"Ah Yi, let me take your two boys from you so you can give your poor back a rest!"

"Oh, thank you!"

Ah Yi stood up and let Ah Yang hold the two boys, both of whom immediately began to cry.

"Poor babies!" said Ah Yang. "It must be this tunic I'm wearing that bothers them. Let's not make them cry. Take your tunic off and trade it for mine."

"Oh, all right . . ."

She did so and they traded tunics, wearing each other's; however, the two babies continued to cry even more than before.

"I've got it!" said Ah Yang. "It's this old skirt of mine. Surely that must be it. Let's hurry and trade skirts!"

"If you think so . . ."

"I do, so hurry up!"

Both took off their own skirts and wore each other's, but the babies continued to cry even more loudly without stopping.

"I know what it is now!" said Ah Yang. "It's my bare legs! They're not covered by leggings as yours are! Take your leggings off and let me wrap them around my legs! That should do the trick."

"Very well . . ."

Ah Yi unwrapped her leggings and gave them to Ah Yang, who wrapped them around her legs. She now had on Ah Yi's tunic, skirt and leggings, and still the upset babes roared without any indication of tiring themselves out.


from Miaozu minjian gushi, Li Yingqiu, comp.; pp. 123-128.

The dates listed in the story, at least the first two, seem to correspond with actual Hmong holidays and celebrations as observed in China on the Chinese lunar calendar. (See Zhongguo minzu jie'ri dachuan [Compendium of Holidays of the Peoples of China], Gao Zhanxiang, comp. Beijing: Zhishi Chubanshe, 1993; pp. 442-501.)

February 3rd: a holiday for the Hmong of Taijiang County, Guizhou Province, called simply in Chinese, "February 3rd." Villagers wear their finery;young men and women sing romantic songs to each other. Those of the opposite sex not yet acquainted with each other will sing the "Inquiring Song," which asks one's name and location of home village.

June 6th: Guizhou's Song Festival on June 6th apparently began to commemorate Hmong resistance to Qing exploitation and the execution of Fu Meilou, a heroic Hmong youth who sought to shoot symbolic arrows at the Qing emperor in Beijing. Usually set in a bucolic location, the festival includes much singing of romantic and nostalgic songs as well as singing competitions. Young men and women will sing romantic lyrics in response to each other. Also on this date is Racing Day, in which Hmong and members of other minorities race horses. Finally, there is Grain Day. On this day, offerings are made to the Great God of the Five Grains. Many will slaughter some chickens, prepare rice wine and invite friends over for a feast.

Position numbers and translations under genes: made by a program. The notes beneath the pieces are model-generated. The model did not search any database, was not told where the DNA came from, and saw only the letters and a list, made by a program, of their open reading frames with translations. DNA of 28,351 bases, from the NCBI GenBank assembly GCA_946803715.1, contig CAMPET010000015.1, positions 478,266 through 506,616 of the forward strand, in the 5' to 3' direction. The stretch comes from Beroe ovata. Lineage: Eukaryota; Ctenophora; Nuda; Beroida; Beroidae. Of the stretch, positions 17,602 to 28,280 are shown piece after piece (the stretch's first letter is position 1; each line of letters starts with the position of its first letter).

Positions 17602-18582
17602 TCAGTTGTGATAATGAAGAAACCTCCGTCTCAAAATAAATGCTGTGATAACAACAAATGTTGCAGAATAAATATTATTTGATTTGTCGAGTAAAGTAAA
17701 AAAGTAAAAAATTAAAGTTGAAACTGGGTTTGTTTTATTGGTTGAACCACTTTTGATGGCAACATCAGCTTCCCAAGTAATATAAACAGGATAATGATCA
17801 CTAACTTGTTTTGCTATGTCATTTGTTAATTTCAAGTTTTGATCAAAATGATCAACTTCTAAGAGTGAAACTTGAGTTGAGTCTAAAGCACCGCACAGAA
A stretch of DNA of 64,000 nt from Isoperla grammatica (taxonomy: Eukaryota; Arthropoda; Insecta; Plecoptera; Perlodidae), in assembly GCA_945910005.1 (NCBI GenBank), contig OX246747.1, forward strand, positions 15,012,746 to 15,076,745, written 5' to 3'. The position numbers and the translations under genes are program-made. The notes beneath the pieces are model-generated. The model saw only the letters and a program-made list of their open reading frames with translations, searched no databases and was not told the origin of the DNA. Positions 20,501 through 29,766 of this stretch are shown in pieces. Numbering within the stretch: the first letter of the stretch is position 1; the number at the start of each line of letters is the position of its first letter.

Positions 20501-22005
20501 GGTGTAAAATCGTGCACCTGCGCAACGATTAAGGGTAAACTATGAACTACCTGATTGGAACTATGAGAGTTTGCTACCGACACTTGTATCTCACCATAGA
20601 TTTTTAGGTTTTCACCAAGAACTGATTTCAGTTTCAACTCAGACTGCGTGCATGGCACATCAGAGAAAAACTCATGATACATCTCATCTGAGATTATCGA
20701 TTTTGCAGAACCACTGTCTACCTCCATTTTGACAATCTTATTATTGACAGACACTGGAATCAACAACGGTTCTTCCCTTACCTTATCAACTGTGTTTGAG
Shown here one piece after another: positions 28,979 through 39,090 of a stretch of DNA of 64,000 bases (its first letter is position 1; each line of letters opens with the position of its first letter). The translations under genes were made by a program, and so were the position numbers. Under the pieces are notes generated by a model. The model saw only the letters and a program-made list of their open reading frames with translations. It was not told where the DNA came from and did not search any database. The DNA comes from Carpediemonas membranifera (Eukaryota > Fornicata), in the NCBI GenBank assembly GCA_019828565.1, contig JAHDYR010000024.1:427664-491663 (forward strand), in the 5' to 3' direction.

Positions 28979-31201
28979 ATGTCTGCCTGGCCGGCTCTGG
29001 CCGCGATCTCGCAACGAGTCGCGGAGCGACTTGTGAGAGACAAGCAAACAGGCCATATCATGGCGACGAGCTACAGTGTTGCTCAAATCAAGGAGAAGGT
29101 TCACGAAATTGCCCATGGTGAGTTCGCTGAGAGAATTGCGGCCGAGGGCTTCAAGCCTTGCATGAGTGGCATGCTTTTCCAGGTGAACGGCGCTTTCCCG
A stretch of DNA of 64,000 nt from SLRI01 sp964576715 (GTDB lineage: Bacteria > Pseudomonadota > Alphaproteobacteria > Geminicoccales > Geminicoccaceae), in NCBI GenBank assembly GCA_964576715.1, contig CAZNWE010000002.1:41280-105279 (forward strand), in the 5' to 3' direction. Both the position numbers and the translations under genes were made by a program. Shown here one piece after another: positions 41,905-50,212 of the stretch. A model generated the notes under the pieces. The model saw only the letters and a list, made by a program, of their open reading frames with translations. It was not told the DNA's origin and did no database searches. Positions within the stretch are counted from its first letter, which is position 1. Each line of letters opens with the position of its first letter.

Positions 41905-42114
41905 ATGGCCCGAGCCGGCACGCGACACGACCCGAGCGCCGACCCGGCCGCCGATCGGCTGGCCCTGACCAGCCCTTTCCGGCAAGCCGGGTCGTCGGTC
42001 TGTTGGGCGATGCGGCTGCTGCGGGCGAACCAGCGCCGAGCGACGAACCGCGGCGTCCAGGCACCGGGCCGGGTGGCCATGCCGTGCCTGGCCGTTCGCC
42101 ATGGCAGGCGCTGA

September 9th: No holidays or festivals are specifically listed for September 9th; however, two movable events appear on the lunar calendar during the first two weeks of the ninth month in Guizhou. One is the harvest festival called, among other names, "Rice Stalk Harrowing Day," a day in which friends exchange gifts of sticky rice cakes and chicken. Another occurring sometime in this period is "Bullfighting Day," a day which includes sheng (reed) flute performances, singing and dueling bulls.

November 12th: According to Dr. Kou Yang, the Hmong of Hunan and Guizhou provinces celebrate their new year in November, presumably after the major harvesting. (See page 4 of the following link: www.hmongstudies.org/KYangHSJ8.pdf). Is November 12th thus a fixed date for New Year's? Possibly not; perhaps this date in the story is simply evocative of this festive, joyous, family-centered time of the year, emphasizing the degradation and deprivation Ah Yang encounters while married to her monkey husband. 

I'd be very grateful if those readers who know more about the venerable Hmong culture than I do, especially Americans of Hmong descent, can correct me if I am inaccurate about any of the above dates and their significance to the Hmong people!  



  2. Hi, Karen
    it should be there . . . Check 12/18/11, the third & final part. Thanks for your interest!
    Best wishes,
    Fred Lobb